• River Garnock 02

    Garnock Connections

    Connecting people and places within the Landscape

Saving Shewalton Sandpits!


SWT Sandpits Balsam Problem

Shewalton Sandpits was under threat! Due to climate change, increasingly frequent flood events were causing the reserve to be devoured by the River Irvine.

Determined to save the reserve, SWT worked in partnership with Garnock Connections, East Ayrshire Woodlands, and a team of committed local volunteers to save this small, but locally important urban reserve.

SWT Sandpits Eroding Riverbank

The plan was to protect the riverbank from erosion from the river by using nature base solutions.

This means working with nature to bind the riverbank together without resorting to using tons of rock armour creating an unsightly, unnatural and baren banking.

SWT Sandpits Balsam Problem

The first task was to remove non-native Himalayan balsam. Himalayan balsam is an annual plant that grows in the summer months in a thick carpet along the riverbank. At the end of the growing season the balsam scatters its seeds using explosive seed pods. The carpet of balsam crowds out other riverbank plants then dies off leaving the riverbank bare. The riverbanks at Shewalton are made of sand and when they are bare, they and are quickly cut back by the swollen river.

The balsam was removed by SWT volunteers through pulling it up by hand. This removal will give other native plants, that won’t die off over the winter, a chance to grow, stabilising the riverbank with their roots and helping protect it over the vulnerable winter months.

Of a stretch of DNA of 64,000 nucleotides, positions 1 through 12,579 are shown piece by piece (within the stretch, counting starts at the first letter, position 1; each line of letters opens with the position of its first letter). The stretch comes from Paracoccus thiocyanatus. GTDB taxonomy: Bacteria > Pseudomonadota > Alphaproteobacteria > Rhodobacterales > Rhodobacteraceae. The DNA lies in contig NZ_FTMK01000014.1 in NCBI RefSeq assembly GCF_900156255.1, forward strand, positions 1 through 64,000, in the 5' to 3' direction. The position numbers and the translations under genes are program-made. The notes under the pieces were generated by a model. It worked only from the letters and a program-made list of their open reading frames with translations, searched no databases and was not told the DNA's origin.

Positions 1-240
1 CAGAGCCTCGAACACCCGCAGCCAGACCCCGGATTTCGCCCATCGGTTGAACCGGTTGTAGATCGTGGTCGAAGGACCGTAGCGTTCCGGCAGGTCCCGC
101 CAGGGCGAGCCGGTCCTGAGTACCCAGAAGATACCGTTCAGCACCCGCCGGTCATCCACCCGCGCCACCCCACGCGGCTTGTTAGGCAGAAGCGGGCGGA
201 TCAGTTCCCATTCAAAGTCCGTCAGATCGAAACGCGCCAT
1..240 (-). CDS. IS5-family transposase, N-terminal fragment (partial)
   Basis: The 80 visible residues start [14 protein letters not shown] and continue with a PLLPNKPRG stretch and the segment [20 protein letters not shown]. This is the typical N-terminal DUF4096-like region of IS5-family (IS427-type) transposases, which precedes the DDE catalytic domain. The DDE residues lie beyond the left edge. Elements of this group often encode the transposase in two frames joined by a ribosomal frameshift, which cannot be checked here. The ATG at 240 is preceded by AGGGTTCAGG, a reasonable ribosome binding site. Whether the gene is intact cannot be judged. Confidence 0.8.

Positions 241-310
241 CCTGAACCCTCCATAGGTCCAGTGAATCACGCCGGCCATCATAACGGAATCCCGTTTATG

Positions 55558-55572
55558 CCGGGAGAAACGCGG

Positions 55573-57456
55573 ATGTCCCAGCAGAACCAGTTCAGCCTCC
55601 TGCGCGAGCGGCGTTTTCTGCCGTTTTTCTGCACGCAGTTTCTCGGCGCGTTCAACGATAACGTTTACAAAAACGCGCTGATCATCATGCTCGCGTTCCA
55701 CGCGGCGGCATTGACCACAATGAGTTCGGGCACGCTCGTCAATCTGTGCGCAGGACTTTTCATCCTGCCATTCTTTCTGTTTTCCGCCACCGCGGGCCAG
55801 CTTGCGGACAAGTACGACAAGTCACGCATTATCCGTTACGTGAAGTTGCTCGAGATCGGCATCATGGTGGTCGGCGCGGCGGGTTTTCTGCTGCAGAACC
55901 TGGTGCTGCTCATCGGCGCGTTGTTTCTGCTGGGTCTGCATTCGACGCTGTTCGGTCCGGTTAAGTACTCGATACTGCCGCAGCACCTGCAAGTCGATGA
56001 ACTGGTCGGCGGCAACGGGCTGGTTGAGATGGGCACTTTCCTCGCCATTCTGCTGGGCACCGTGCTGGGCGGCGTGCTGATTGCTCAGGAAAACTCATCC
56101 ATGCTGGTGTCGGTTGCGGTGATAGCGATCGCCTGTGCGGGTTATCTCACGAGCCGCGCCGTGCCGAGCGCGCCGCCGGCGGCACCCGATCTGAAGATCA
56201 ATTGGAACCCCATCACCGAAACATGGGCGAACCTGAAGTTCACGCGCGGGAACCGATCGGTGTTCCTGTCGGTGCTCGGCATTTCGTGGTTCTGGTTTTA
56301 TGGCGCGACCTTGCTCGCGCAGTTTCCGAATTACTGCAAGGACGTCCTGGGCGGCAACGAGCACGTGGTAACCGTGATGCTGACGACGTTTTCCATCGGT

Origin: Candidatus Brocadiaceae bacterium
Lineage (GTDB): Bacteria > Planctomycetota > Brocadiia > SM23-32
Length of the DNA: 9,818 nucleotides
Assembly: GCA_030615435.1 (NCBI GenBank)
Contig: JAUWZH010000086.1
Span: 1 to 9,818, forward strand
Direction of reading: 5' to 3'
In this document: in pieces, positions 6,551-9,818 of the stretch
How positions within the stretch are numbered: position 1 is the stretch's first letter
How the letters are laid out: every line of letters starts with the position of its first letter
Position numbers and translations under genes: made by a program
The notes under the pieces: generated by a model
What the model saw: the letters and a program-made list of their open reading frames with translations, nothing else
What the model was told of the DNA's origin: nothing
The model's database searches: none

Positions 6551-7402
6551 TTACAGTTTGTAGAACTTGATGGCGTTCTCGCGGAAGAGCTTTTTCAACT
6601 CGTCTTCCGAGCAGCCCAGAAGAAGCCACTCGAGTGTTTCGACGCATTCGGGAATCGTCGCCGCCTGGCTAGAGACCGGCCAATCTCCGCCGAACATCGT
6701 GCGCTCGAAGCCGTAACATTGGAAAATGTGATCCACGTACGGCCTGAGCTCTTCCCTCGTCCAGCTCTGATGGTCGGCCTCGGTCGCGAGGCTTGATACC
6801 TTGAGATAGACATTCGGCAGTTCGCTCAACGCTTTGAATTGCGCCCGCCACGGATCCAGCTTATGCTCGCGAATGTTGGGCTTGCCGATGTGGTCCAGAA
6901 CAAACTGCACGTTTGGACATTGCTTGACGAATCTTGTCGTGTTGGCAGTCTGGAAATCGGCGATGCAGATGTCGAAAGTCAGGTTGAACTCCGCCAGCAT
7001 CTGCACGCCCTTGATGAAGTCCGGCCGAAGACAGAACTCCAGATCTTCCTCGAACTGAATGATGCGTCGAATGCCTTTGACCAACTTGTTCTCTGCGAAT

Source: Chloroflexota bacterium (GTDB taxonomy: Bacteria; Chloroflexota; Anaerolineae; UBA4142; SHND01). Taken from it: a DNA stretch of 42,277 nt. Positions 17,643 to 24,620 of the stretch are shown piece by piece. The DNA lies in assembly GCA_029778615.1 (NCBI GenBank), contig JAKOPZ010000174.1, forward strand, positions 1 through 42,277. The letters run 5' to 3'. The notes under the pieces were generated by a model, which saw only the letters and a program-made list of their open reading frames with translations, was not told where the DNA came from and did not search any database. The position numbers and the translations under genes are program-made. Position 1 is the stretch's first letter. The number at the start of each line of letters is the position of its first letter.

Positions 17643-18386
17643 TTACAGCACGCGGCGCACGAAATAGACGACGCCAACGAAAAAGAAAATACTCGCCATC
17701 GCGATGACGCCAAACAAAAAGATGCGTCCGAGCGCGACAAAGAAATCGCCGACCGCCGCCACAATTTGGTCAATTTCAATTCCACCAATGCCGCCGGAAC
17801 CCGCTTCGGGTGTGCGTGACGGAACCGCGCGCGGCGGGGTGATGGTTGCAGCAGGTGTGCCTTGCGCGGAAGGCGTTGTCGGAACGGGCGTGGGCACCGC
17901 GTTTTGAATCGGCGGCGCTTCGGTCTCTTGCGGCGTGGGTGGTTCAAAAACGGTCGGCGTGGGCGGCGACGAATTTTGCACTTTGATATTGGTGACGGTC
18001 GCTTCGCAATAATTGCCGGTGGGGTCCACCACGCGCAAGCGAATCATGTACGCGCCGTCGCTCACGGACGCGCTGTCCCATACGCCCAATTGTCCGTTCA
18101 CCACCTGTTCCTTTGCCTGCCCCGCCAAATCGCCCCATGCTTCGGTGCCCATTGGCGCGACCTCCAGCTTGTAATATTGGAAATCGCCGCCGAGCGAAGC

SWT Sandpits Reprofiling

Erosion of the riverbank was also being aided by position of a drainage ditch that was helping to undermine it from inside the reserve. As part of the works an excavator was used to redirect the ditch so that it would enter the river at a less damaging point.

While the excavator was on site carrying out the drainage work SWT were also able to put it to work deepening and reprofiling the edges of the pond making it an even better place for wildlife.
Shewalton Sandpit Tree Planting

The final stage of the project was to carry out the planting of native trees. The roots of these trees would help to bind the light sandy soil together and prevent it from being washed away by the river.

The tree planting was carried out by East Ayrshire woodlands trainees. As well as honing their tree planting skills the trainees were able to carry out some ground works around the entrance to the site clearing back scrub.


This spring the works were completed that the hope will secure the future of the reserve!

Click on the arrows to see before and after pictures:



Photo credits:
Scottish Wildlife Trust & Garnock Connections

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